A lawyer who is facing multiple felony charges said his arrest is because he rescued a sick baby goat from a meat farm in North Carolina.
Wayne Hsiung is a former Northwestern law professor and the co-founder of Direct Action Everywhere, an animal rights network. He was the keynote speaker at Asheville VeganFest but said when he stepped off a plane at Asheville Regional Airport on June 7, he was immediately arrested.
The Transylvania County Clerk of Court confirmed Hsiung is charged with felony breaking and entering, felony larceny after break-enter and misdemeanor first-degree trespassing. The Transylvania County Sheriff's Office is the prosecuting agency in the case.
In a phone interview with FOX Carolina's Cody Alcorn, Hsiung said the meat farm has been under investigation for approximately two years. In February 2018, Hsiung said he found a baby goat in very bad shape, suffering from lice and pneumonia, and believed it was an emergency situation.
Hsiung told Alcorn he took the goat from the farm and immediately went to a veterinarian for treatment. The goat, named Rain by rescuers, survived and was moved to an animal sanctuary.
When Hsiung was arrested, he said he had no idea active warrants were out for him and was shocked to be taken into custody when he landed in Asheville.
Under the doctrine of legal necessity, Hsiung says he was justified in taking the baby goat due to the condition it was in.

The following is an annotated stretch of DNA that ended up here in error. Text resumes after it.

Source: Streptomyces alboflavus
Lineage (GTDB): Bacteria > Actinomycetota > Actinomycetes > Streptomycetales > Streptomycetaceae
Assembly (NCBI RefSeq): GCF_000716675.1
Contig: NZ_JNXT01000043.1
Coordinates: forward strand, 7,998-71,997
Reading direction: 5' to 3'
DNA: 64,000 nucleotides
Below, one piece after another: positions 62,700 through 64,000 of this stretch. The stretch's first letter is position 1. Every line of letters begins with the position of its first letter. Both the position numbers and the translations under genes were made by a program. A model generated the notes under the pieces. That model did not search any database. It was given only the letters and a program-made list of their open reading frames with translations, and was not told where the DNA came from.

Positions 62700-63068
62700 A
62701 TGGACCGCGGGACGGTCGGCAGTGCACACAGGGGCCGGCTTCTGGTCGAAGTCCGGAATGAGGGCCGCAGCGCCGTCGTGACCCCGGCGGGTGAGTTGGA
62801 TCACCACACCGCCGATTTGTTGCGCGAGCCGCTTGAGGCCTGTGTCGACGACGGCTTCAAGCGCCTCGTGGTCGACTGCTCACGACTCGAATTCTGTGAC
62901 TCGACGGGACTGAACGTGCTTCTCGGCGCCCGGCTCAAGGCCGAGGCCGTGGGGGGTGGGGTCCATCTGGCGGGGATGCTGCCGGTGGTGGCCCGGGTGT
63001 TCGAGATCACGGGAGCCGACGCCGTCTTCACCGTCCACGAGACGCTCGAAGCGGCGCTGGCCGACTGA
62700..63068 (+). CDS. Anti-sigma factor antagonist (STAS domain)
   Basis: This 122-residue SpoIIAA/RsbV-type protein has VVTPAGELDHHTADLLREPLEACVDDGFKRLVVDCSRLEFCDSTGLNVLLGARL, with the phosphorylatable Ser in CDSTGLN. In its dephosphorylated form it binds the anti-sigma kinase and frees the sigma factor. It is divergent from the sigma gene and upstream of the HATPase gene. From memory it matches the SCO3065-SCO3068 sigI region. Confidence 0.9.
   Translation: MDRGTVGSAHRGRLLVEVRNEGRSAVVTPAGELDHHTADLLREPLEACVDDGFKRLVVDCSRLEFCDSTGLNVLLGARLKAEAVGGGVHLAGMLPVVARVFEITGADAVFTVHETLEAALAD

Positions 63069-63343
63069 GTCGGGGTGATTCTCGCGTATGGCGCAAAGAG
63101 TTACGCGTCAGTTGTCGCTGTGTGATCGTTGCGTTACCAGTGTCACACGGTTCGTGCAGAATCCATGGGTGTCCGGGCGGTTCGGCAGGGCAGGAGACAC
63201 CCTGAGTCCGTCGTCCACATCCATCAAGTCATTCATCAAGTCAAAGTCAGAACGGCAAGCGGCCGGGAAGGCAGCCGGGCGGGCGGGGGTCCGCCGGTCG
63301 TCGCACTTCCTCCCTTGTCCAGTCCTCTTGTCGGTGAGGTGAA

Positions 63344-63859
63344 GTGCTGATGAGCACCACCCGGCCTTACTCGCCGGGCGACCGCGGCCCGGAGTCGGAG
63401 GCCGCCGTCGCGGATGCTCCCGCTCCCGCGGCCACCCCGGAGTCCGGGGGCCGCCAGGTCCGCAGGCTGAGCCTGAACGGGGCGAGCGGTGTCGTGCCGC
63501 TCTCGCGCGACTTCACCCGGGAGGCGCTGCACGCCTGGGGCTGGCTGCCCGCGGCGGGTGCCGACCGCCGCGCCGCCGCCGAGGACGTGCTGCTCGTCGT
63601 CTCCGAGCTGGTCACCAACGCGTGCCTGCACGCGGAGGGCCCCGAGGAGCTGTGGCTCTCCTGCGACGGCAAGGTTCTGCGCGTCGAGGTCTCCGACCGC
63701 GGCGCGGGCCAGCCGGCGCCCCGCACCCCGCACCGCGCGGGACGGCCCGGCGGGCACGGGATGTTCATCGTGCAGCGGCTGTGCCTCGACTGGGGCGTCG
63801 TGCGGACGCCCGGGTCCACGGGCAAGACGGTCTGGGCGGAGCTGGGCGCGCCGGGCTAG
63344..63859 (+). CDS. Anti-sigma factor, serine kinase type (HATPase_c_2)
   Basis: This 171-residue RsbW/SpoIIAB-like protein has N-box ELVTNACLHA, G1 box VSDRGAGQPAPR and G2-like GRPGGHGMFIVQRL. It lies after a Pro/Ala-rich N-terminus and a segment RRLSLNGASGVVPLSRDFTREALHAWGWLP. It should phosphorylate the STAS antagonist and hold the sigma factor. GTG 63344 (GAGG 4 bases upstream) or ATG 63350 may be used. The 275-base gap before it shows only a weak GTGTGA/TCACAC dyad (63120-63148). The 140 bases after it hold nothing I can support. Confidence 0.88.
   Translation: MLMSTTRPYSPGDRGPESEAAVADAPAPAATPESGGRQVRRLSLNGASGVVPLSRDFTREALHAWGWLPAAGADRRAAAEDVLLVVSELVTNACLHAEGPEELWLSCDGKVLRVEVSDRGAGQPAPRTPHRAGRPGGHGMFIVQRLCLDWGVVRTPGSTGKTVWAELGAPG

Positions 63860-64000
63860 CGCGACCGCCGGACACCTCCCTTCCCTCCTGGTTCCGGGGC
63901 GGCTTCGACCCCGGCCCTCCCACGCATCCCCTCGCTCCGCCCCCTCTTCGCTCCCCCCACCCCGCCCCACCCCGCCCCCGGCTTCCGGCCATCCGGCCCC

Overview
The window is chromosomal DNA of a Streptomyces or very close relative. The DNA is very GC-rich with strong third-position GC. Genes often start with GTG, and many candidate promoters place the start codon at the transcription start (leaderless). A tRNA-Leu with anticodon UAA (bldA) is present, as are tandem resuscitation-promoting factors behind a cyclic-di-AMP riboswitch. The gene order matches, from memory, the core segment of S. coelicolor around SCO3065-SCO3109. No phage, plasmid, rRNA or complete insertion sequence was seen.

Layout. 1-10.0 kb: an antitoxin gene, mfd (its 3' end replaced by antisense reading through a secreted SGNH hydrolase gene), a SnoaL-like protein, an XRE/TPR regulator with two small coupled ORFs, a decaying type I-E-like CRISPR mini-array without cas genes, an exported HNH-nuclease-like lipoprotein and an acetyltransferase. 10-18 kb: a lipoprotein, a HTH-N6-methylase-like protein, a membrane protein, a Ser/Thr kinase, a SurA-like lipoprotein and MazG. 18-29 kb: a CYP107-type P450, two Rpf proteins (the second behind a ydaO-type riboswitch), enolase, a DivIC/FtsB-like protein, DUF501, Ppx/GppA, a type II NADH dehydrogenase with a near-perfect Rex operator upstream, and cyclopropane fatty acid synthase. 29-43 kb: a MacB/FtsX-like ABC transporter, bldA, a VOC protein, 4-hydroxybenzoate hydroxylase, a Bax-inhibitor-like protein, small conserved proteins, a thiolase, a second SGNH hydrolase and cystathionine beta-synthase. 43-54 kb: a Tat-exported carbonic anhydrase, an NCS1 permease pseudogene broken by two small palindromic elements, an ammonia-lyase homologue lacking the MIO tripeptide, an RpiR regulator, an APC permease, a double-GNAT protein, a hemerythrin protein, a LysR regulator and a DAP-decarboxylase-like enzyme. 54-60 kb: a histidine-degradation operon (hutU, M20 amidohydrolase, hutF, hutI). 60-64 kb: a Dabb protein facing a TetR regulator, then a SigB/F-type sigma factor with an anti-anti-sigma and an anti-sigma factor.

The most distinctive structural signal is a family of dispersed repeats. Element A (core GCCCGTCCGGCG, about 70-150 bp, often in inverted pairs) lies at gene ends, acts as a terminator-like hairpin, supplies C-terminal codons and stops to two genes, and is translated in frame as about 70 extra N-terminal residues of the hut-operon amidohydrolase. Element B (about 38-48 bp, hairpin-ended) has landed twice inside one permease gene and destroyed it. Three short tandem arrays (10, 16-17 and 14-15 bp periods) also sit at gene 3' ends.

“Goats have the same feelings as a dog and are just as deserving of good care,” Hsiung said. “The law should target animal abusers, not animal rescuers.”
He faces up to 6 years in prison, according to Direct Action Everywhere.
“I can’t believe they’ll send us to prison for helping a baby goat," Hsiung said.
Hsiung appeared in court for an arraignment hearing on June 12 and returned to court in July for a probable cause hearing.
"I’m facing potentially years in prison, but that’s nothing compared to Rain’s fate if the police take him back to be slaughtered,” said Hsiung about the goat.
The incident report from the Transylvania County Sheriff's Office offers the victim's version of events. The farmer called deputies after finding a gate left open and a baby goat missing from its pen.
The farmer said the baby was barely a week old and unable to care for itself on its own.
Deputies said they found Hsiung's driver's license at the scene and later discovered a video that had been broadcast on Facebook live that showed Hsiung and two other men with the goat. Deputies said the suspect described how he took the goat in the video.
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